3. Sorry– that last post was definitely muddled. Suppose we try: the difference is in the qualitative nature of the experience. Hume’s disposition to say it is the missing shade of blue is a response to that qualitative nature, one created by his previous review of other shades of blue lined up and noticing the gap. His disposition to judge that it is not the missing shade doesn’t result from reviewing the shades however, but (maybe) from being offered lots of samples of blue and so coming to have an exasperated response to the act of offereing him a shade of blue for his appraisal. “Oh not another one. Of course it’s not the missing shade.”

    If you say that it isn’t a response that ignores the qualitative nature of the experience, as the exasperated response would, then I suspect that it still won’t have the right sort of history to count as justifying. It doesn’t amount to using an idea (in Hume’s sense) to classify it, but rather just to a cognitive malfunction of some sort.

  4. Steven, this is helpful. So, I take it, we can hold that experiences can have a qualitative character, but still lack any sort of propositional or semantic content. I do understand that distinction with respect to sensation states, such as being in pain, where there is a qualitative character but no content (i.e., nothing that a semantic theory would latch onto in explaining the truth conditions of propositions). My worry here is that what I recognize introspectively about sensation states isn’t the same as what I introspectively recognize about visual inputs. When I’m in pain, if you ask me what the experience is like, I resort to analogies: it’s like having a fire in my leg, or like a pin pricking my leg, etc. But when you ask me what my visual experience is like, I just tell you: I see a tree, or I finally see the missing shade of blue. That leads me to think that not all perceptual states are like sensation states.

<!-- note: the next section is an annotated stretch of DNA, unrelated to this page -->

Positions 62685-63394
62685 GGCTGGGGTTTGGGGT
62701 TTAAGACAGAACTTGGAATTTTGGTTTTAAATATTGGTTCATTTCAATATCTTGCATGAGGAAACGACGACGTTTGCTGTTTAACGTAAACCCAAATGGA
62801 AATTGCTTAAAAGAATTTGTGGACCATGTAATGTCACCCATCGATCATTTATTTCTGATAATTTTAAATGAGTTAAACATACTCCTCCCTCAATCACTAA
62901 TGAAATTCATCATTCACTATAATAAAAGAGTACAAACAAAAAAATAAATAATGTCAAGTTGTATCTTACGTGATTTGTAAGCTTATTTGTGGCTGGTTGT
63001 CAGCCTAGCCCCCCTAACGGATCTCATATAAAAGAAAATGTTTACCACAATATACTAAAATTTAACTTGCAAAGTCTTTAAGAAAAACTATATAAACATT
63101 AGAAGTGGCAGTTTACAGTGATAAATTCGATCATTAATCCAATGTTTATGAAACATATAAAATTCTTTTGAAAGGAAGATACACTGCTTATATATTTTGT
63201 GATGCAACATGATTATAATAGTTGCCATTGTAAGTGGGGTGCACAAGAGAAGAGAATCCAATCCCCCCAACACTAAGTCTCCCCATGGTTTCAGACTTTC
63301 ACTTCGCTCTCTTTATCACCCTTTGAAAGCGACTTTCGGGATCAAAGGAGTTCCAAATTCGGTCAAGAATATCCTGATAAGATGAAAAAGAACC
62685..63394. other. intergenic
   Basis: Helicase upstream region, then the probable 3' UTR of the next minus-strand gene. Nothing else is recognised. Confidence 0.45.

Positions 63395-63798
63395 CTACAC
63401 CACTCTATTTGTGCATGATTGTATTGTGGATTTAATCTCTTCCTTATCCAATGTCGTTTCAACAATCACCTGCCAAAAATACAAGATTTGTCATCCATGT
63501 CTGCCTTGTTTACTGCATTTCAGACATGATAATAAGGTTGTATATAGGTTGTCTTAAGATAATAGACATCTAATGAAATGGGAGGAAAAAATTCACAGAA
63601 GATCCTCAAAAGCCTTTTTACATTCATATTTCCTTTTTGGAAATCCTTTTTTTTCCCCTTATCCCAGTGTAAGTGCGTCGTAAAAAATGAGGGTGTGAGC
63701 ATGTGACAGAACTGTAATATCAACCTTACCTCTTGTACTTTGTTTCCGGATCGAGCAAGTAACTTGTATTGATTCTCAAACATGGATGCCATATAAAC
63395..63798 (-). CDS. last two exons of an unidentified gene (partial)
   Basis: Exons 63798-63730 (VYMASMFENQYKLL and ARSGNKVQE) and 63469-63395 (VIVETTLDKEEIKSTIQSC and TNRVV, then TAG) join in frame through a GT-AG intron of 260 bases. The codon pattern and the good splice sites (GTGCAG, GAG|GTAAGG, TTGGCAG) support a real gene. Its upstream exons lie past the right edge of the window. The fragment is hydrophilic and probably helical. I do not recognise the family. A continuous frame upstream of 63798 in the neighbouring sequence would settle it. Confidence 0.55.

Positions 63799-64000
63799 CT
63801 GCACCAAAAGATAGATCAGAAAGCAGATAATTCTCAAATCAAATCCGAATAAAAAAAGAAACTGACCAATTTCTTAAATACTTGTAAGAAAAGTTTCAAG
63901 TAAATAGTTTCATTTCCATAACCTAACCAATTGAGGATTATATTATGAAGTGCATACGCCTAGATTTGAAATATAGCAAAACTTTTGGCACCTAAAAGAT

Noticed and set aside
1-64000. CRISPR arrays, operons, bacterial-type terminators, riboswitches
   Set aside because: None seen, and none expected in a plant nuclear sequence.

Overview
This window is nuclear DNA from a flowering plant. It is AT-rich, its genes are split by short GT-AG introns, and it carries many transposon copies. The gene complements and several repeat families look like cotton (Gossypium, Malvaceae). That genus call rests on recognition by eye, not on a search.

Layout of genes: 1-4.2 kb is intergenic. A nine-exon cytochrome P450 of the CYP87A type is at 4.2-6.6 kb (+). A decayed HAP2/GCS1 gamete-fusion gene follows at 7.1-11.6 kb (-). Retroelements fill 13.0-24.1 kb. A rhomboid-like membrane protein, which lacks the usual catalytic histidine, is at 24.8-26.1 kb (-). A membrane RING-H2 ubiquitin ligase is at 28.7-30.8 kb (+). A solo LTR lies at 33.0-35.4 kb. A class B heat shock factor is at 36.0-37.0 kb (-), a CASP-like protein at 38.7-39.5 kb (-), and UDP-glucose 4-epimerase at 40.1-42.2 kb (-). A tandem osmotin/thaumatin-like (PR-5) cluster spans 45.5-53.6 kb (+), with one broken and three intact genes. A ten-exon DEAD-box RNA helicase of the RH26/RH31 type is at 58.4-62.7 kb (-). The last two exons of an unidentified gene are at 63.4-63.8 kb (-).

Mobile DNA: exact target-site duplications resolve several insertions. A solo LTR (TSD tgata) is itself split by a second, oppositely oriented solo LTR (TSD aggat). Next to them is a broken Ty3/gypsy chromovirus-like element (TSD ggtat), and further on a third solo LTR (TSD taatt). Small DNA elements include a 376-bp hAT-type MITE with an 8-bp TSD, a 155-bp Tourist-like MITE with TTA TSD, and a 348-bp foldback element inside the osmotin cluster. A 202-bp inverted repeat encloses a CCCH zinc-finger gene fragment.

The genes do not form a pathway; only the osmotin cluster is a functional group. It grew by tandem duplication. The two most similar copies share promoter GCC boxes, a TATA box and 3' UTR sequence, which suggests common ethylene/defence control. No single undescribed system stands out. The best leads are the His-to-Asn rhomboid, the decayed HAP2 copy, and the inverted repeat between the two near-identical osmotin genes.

5. I suspect that’s the main reason most people don’t go for the view that qualitative states need not have content. A cursory phenomenology is definitely against it. I think that “seeing as” (hearing as, feeling as?) does involve content, indeed conceptual content, and that it is most of what we are aware of in perception, and certainly what we are aware of when we focus on our perceptions in that deliberate way that philosophy encourages. However a lot of our visual input, for example, is just not processed that way — e.g. most of our peripheral vision, much of what affects us when we are attending to something else (e.g. thinking about a philosophical problem) and so on. I think that that sort of relatively unprocessed perceptual stuff is the starting point for developing concepts and recognitional abilities, and while I readily admit that how we sense changes as our expertise develops (at the very least we focus (literally) on different things), I think there are some qualitative commonalities between the baby, who doesn’t think about colors but has color sensations, and the adult who sees colors. I suppose the main alternative to my view is the one that claims two kinds of content (at least)(Evans, Heck, Burge), conceptual content (in beliefs, desires, thoughts) and non-conceptual content, which is exemplified in the sorts of perception I’ve just been mentioning, and also (according to Burge) in lower animals such as insects, frogs, and octopi. I’m trying to make do without that second sort of content. (I don’t like what seem to me to be dodges in explaining behavior by perception without explicitly invoking propositional attitudes analogous to desire.) I think that that is consistent with acknowledging that those perceptual phenomena do carry information about the world and that such information is processed in various ways short of the conceptual processing involved in seeing as. That’s not much to answer your objection, I’m afraid, but these are large issues and my views on them aren’t fully worked out.